Should the documentation provided by the entity fail to meet the stipulated requirements, the NBG will grant 30 calendar days for rectifying the deficiencies and/or clarifying the submitted data. After the documentation provided to the NBG meets its requirements, a thorough examination of the submitted documentation within a stipulated timeframe of 60 calendar days is conducted, reserving the prerogative to solicit supplementary information, if deemed necessary.

Upon successful registration, the NBG issues an administrative document confirming the entity’s status as a registered PSP, along with details of authorized payment services.

Provision of Payment Services After Obtaining Approval by NBG

It is important to note that Georgian law does not impose any additional costs to be paid to the NBG, apart from the application review fee of GEL5,000. However, Georgian legislation does establish general regulations applicable to all PSP companies, including rules for their administrators. The administrator of a PSP is a member of the supervisory board, a member of the board of directors, or an individual authorized to independently undertake obligations on behalf of the PSP. The administrators overseeing PSP activities must meet the specific criteria, including: (i) no record of serious criminal offenses; (ii) compliance with financial regulations; (iii) compliance with fiduciary duties; (iv) relevant education and managerial experience in finance or related fields.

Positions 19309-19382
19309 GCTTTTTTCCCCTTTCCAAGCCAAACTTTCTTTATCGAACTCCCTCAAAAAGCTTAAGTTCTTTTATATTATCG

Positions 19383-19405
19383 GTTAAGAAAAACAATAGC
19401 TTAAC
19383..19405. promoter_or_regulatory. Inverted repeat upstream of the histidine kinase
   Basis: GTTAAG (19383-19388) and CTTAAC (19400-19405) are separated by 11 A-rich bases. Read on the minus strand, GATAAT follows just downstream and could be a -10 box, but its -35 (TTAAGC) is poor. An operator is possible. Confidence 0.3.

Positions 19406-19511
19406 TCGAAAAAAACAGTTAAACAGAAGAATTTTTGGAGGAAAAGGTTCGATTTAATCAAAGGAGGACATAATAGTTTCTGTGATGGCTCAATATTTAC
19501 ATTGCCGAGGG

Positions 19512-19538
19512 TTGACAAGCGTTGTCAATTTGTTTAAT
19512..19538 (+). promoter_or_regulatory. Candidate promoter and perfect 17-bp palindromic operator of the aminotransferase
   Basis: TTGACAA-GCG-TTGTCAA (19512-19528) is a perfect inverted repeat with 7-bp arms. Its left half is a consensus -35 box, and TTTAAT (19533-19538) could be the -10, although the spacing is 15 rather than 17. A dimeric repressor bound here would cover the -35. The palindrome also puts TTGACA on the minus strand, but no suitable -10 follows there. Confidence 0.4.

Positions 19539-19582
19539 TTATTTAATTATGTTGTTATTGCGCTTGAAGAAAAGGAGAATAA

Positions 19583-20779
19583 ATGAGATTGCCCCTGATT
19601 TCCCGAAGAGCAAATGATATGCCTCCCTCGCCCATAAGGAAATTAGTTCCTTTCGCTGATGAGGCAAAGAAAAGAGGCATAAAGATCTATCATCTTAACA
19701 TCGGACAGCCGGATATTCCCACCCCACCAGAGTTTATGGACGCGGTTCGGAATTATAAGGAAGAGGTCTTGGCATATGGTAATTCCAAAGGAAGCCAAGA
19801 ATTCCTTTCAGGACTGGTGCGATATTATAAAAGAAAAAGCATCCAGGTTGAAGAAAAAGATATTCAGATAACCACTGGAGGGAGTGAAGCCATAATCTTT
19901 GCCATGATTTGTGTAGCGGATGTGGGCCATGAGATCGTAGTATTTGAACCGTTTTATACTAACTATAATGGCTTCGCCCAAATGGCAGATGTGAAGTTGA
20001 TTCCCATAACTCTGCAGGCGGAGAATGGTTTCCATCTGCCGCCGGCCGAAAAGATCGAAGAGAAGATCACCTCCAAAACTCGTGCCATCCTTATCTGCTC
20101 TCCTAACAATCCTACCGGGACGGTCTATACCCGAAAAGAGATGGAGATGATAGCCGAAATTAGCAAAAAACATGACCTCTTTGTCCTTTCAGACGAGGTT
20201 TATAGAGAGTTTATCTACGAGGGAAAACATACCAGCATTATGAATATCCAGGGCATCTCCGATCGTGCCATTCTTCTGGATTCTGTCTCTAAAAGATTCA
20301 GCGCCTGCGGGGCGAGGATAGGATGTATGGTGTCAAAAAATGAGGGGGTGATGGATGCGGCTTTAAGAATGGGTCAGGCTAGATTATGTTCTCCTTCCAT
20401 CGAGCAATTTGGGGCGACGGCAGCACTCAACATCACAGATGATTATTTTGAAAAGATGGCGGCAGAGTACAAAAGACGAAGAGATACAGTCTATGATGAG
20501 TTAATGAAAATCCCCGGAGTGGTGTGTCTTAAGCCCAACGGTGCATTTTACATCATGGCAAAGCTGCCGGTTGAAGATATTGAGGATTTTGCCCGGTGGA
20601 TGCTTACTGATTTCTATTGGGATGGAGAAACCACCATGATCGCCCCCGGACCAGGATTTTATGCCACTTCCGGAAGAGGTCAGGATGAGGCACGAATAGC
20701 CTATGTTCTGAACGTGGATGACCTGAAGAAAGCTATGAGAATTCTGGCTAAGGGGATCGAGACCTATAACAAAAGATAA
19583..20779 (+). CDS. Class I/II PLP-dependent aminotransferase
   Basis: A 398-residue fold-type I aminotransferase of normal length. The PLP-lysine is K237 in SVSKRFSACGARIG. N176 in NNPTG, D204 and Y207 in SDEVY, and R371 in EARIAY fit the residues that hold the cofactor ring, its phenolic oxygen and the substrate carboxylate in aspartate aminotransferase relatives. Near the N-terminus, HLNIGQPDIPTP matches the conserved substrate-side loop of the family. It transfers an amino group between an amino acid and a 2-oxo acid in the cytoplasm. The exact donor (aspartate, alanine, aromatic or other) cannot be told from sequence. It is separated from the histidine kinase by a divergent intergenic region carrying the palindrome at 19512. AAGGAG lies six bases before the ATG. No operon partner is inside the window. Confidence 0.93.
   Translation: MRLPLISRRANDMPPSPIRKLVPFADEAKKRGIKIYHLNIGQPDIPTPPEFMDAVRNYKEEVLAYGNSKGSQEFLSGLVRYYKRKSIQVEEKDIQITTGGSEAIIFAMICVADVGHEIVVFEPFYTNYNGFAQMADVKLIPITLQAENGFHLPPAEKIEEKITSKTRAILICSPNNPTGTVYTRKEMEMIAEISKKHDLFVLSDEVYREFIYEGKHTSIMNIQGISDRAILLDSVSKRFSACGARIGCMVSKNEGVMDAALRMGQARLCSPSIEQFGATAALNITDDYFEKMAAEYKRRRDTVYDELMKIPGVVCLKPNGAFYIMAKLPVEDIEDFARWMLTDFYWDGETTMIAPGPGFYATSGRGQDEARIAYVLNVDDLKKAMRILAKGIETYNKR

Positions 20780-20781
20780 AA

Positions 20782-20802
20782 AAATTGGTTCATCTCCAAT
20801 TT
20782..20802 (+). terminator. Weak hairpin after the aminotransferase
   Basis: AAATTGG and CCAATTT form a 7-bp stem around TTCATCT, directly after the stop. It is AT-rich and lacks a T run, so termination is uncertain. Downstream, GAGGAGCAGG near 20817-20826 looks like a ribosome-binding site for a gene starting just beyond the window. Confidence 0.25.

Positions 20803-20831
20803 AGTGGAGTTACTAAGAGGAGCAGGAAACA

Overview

Moreover, Georgian legislation categorizes PSPs as the accountable entities under Anti-Terrorism and AML laws, mandating compliance with their provisions. Specifically, these laws require PSPs to conduct customer identification and verification using reliable and independent sources, as well as identifying beneficial owners, and to undertake reasonable measures to verify their identity based on credible sources. Additionally, PSPs are obligated to monitor their business relationships with customers to ensure compliance with the Anti-Terrorism and AML laws of Georgia.